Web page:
There was a massive blast. A land mine blew up. Three cars flew in the air. There was an attempt to assassinate Mr. Minds. The uproar echoed in the air! With the impact of the blast, the motorcade was split into two halves – one half on the side of the bridge close to Mind’s property and second to the other side of the bridge. The blast left its mark, a deep trench in the center of the bridge as cars flew up in the air as saucers of fire and the charred bodies fell to the ground, lifeless, along with fractured pieces of metal.

The cars on the other side of the trench stopped with a screech and everyone got out aghast at the sight. CSO enquired amidst commotion through his walkie-talkie, ‘Is Mr. Minds Safe?’

‘Little shaken but yes’ came the confirmation from the other end.

People from the nearby communities came running out and swarmed around the bridge. Barricades with stickers – Crime scene – obstructed the common folk from intrusion.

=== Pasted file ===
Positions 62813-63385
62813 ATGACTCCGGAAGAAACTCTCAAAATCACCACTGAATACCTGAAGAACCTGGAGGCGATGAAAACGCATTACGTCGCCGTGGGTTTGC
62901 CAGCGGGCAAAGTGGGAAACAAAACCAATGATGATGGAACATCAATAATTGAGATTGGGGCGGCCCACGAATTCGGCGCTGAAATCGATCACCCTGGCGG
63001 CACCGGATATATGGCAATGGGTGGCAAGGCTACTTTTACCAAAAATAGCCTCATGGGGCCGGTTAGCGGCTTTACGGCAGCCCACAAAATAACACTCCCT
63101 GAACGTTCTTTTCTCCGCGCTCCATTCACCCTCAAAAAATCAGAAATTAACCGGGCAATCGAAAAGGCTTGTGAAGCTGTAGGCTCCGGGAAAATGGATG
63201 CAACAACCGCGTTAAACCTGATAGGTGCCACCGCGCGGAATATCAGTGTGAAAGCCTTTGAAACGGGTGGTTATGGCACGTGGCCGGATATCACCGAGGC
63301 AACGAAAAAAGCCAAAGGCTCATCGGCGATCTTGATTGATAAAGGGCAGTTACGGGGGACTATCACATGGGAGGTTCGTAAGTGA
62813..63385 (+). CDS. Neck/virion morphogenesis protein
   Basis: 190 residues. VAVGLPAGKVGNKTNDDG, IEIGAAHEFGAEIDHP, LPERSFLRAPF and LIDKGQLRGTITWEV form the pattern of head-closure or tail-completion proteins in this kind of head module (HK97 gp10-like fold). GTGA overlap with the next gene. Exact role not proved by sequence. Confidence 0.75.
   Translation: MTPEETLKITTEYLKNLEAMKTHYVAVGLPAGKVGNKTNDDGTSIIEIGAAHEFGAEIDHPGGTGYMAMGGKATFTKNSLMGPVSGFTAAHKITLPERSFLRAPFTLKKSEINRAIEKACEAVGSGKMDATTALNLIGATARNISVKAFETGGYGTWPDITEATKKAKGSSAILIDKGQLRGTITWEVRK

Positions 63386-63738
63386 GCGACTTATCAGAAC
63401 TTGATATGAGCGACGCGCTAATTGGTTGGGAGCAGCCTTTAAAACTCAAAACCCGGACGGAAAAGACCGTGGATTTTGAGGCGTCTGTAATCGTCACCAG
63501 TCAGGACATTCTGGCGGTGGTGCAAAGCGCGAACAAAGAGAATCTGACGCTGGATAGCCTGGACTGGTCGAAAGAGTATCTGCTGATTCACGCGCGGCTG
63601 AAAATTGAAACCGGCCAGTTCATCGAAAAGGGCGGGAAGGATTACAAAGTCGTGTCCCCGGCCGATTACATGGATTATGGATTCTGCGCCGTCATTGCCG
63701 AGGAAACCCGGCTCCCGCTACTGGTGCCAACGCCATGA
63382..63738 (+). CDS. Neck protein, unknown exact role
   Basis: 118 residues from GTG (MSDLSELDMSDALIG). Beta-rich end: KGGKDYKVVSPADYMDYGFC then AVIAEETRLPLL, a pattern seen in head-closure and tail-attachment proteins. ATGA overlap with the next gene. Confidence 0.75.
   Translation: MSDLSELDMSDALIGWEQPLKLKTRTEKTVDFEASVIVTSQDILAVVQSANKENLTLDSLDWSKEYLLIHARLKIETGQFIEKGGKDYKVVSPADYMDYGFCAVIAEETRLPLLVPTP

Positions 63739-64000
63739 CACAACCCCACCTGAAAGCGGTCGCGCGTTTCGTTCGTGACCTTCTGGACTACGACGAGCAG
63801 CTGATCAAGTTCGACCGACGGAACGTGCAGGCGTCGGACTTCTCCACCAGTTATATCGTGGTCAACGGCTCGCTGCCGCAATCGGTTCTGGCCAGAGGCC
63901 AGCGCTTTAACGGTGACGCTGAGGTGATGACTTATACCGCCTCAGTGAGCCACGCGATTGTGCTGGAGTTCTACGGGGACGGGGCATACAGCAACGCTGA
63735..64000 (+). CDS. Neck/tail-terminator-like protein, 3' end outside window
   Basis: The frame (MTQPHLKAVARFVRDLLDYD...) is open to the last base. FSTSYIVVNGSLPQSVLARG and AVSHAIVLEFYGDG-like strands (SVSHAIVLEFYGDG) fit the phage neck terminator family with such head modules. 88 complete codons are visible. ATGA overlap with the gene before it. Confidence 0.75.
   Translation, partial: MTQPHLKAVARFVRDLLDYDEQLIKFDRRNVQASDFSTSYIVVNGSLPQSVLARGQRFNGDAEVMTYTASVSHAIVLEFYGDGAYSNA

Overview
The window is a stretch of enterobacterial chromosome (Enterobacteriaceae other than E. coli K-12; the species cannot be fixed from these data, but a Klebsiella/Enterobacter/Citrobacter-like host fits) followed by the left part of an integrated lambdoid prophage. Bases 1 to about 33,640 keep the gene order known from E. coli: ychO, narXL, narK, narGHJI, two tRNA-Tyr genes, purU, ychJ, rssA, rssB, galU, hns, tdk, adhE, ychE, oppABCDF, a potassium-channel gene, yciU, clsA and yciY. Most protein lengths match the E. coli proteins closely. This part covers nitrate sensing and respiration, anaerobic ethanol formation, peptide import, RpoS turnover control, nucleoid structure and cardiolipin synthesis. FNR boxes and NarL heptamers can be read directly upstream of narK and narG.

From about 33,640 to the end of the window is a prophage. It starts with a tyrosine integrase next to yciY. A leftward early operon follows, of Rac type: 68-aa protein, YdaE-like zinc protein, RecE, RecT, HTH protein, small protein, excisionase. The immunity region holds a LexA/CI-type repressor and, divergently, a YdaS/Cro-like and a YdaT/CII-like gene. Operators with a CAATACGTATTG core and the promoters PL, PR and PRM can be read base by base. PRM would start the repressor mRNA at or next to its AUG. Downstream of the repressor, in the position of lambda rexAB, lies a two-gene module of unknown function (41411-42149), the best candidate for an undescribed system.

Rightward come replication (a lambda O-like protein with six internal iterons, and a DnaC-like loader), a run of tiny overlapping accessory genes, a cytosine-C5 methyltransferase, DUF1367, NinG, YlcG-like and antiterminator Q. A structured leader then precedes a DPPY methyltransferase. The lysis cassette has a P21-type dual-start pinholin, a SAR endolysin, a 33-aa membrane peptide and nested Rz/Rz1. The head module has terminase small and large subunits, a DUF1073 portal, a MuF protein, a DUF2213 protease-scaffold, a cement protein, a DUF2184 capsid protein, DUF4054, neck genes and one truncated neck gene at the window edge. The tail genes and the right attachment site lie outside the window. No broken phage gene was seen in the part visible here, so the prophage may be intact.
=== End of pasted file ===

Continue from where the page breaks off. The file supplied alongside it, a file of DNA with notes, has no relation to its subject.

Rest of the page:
The area had the aura of a honey comb disturbed by a stone pelted by a child and all worker bees running around, trying to protect the queen bee, transporting it to safety.

CSO sighed deeply and turned to the crime scene to assess the damage as he instructed his crew to call an ambulance and investigators to assess the scene, trying to contain the situation. He then ran towards his car, got in and drove towards Minds Mansion to be of assistance to his boss and weigh the impairment.

The hubbub in the area grew with armed men and women running hither-tither, speaking and listening at the same time, people passing comments on the culprits, aloud, trying to cut through the barricades, news crews trying to squeeze an interview from first hand witnesses in the area, trying to get ahead of other channels with the breaking news. It was their pot of gold. Everyone was trying their best to do their job, to get ahead.